The session on Living Room Conversation is extremely interesting. I really believe the importance to having conservations with people who hold different political beliefs and this is the only way  to override differences.

This Living Room Conversation model similarly presented many difficult problems that have no easy solutions.  For example, to have an effective conversation, it requires participants and hosts to have had honest and thoughtful reflections on the topics, especially when many of these topics are tough ones. This became clear even during our group practices. During our session, we discussed privilege and status. In my group, our discussion went quite smooth and our discussion reached a common ground despite our varying background because we all have spent some time reflecting on the privilege. Thus, during the session we can reflectively and critically engage with the guiding questions.  I can imagine this end up being superficial chat if none of us has had some personal thoughts on this.

It also requires participants to have had previous experience engaging in similar conversations. In our case, many of us are U.S. college students and having this type of discussions  is actually quite common in our classroom. As I was thinking about hosting similar platform in China, it will involve a lot work, such as familiarize people with the rules and norms.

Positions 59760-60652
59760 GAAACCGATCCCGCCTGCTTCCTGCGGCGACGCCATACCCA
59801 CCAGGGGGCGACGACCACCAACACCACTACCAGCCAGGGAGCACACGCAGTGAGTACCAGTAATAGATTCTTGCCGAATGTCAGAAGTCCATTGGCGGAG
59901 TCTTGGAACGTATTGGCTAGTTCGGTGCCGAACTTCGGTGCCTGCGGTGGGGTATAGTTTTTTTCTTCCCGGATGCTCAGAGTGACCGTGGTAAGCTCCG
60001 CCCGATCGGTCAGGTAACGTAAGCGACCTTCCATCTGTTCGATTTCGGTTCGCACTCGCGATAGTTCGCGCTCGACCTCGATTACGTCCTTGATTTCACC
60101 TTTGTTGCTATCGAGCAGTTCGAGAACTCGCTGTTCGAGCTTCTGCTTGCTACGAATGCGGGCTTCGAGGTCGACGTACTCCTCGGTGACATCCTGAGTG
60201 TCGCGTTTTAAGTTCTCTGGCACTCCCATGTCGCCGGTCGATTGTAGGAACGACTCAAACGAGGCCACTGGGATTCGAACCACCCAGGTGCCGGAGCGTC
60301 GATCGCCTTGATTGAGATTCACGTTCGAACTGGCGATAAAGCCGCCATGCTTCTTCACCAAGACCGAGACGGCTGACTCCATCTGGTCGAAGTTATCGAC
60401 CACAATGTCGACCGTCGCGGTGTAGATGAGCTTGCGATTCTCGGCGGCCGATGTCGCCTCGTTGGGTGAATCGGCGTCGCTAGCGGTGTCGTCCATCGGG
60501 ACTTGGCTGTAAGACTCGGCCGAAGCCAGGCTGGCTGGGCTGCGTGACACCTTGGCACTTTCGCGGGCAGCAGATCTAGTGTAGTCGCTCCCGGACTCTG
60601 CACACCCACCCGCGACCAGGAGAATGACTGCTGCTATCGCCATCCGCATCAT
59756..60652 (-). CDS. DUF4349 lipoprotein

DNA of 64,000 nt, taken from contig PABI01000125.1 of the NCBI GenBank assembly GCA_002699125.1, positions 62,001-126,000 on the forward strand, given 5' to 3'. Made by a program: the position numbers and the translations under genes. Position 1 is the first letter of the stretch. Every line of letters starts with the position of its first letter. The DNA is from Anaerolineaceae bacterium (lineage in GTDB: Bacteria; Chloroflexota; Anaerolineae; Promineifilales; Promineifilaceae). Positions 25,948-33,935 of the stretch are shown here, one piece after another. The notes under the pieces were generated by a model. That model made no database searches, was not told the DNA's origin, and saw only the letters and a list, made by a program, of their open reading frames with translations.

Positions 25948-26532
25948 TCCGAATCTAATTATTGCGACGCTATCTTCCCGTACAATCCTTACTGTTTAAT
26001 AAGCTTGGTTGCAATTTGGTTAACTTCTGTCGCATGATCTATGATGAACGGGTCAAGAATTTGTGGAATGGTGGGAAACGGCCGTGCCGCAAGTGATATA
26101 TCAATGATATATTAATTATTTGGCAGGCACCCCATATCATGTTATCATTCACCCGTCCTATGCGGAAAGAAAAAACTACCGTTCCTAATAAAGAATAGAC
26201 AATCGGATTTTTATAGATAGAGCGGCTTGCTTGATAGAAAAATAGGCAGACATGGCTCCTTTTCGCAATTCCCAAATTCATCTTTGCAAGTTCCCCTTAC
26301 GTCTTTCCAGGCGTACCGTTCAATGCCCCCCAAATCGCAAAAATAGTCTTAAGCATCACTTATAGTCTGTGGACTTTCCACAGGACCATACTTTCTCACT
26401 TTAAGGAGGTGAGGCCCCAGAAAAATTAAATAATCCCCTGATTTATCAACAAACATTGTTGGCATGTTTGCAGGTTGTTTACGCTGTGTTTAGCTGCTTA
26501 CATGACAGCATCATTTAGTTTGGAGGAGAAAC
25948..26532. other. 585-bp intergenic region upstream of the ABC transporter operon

It was interesting to me that the first thought came to my mind when hearing about Living Room Conversation is that it helps to bridge different political belief across the spectrum. However, in some case,  age or regional differences are actually more dominant. For example, when discussing climate change, people from the coast and the Midwest might have very different views. While this maybe driven by their political beliefs, one’s regional background undeniably play a huge role in shaping one’s opinions.  I definitely think this is a good step to begin conversations, although there are so many more steps to follow. How to engage people who are unwilling to hear and learn from the other side remains a huge challenge.